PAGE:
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Boris Johnson's 'blond ambition' for London

HOPEFUL: Boris Johnson

WHEN BORIS Johnson announced his intention to run for mayor of one of the world’s most multicultural cities, the mop-haired Old Etonian’s dream was quickly shot down.

How could a Conservative candidate from a background as privileged as his meet London’s needs where gaps in wealth are acute and 40 percent of the population is Black Asian and Minority Ethnic (BAME)?

In 2007, when Compass – a Labour think-tank – unearthed a Daily Telegraph column in which Johnson referred to “flag-waving picaninnies” and “tribal warriors [breaking] out in watermelon smiles”, it was trumpeted as evidence of his out-of-touch credentials.

Hackney MP Diane Abbott was among the first to bite, attacking what she called Johnson’s “1950s attitude to race”.

Fast-forward four years, Johnson has nearly completed his first term of the £143,000-a-year post, but has he done enough to convince Londoners to give him a second?

“It was a very tough time”, recalls Johnson. “I remember sometimes being a bit daunted by the negative stuff. People were saying I couldn’t be a mayor for London and I couldn’t unify the city.”

“Look”, says Johnson wearily, and eager to put the issue to bed, “We’re in an electoral cycle now and people are going to start cutting up rough and beating me up again, but if you look at the record, the commitment we’ve shown, we can be very proud of the work we’ve done to help young people across London; to create apprenticeships to drive the jobs market and keep investment in London.”


The mayor ticks off what he considers his successes: hosting community conversations in boroughs across London and a £2m fund to strengthen black supplementary schools.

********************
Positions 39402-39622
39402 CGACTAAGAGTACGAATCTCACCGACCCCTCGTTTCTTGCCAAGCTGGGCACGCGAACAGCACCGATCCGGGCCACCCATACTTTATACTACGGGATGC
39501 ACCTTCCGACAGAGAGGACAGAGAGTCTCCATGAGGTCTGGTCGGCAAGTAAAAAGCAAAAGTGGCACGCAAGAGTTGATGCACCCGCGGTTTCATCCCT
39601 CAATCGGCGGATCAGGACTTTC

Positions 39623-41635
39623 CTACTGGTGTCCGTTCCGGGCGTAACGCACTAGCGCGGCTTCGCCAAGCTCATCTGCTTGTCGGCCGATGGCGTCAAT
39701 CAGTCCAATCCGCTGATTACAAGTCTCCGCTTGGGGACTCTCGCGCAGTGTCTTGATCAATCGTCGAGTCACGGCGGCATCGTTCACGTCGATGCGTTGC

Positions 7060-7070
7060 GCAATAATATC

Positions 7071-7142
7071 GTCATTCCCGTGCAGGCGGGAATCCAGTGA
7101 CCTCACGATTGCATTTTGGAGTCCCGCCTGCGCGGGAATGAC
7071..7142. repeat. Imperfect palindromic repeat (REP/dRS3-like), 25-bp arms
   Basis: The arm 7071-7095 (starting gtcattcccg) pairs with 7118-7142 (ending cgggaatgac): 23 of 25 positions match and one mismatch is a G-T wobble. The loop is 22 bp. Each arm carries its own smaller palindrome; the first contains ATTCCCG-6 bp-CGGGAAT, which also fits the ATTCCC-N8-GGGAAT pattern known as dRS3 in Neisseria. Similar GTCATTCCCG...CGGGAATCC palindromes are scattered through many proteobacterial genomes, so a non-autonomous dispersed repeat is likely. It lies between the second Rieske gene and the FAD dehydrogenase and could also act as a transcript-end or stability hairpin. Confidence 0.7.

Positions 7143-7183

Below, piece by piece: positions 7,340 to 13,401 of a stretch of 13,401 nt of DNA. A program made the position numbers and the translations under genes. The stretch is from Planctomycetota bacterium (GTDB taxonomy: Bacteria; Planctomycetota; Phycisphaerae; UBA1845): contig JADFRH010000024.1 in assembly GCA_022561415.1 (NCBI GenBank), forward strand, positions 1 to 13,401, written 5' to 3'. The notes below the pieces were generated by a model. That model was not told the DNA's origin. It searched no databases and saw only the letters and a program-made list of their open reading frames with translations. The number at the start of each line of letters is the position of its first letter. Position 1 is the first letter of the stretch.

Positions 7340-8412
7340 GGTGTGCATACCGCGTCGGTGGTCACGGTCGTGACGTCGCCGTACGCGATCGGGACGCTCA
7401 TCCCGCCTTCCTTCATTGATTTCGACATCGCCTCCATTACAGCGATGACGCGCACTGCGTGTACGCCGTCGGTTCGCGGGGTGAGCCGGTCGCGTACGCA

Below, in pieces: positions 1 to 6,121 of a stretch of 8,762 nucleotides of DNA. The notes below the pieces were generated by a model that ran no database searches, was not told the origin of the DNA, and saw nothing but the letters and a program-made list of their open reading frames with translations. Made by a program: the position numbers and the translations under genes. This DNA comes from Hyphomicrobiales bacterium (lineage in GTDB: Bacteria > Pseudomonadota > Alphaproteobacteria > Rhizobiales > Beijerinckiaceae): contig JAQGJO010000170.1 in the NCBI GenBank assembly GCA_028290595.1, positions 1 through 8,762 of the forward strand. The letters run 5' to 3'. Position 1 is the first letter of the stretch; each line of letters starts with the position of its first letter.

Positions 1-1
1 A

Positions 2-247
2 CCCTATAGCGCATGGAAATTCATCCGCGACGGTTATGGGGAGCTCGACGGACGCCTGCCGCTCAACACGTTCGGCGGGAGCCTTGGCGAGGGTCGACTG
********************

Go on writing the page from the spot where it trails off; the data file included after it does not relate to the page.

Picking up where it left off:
Crime is down, the murder rate in London is now quarter of what it was when he took over, numbers of young people being killed on the city’s streets has been roughly cut in half and youth violence is down.

“These are things that really affected people in black and minority ethnic community groups. It was a massive issue in 2008”, he adds.

“Terrible time. Terrible time”, mumbles Ray Lewis, Johnson’s black former deputy mayor for young people, who had been silently overlooking the interview with Johnson in his capacity as the mayor’s unofficial chaperone.

He is, officially, the mayor’s unpaid mentoring ambassador who can be seen accompanying Johnson on various engagements – particularly where black people are in a 10-metre radius.

But for all the highs on the policing front, Londoners may not easily forget how, within months of being elected, Johnson stripped the long-running Rise festival of its anti-racist theme. The following year, he scrapped financial support for it altogether.


Then, there was a budget slash to City Hall’s support for Black History Month – from £76,000 to a meagre £10,000. In 2011, the London Schools and the Black Child Conference – an initiative started by Abbott in 2002 and funded by ex-mayor Ken Livingstone – was embroiled in controversy when Johnson decided to take ‘black’ out of the title.

So what will become of the Notting Hill Carnival currently in turmoil following the resignation of the two co-directors who claim the festival’s future is unsustainable without more cash support?

On this point, Johnson is unwavering in his commitment to the event he refers to as a “huge credit” to London.

He continues: “Notting Hill Carnival is in my family. I went to it as a teenager. I support it and I am sorry to see the changes on the board and understand there are some difficulties there."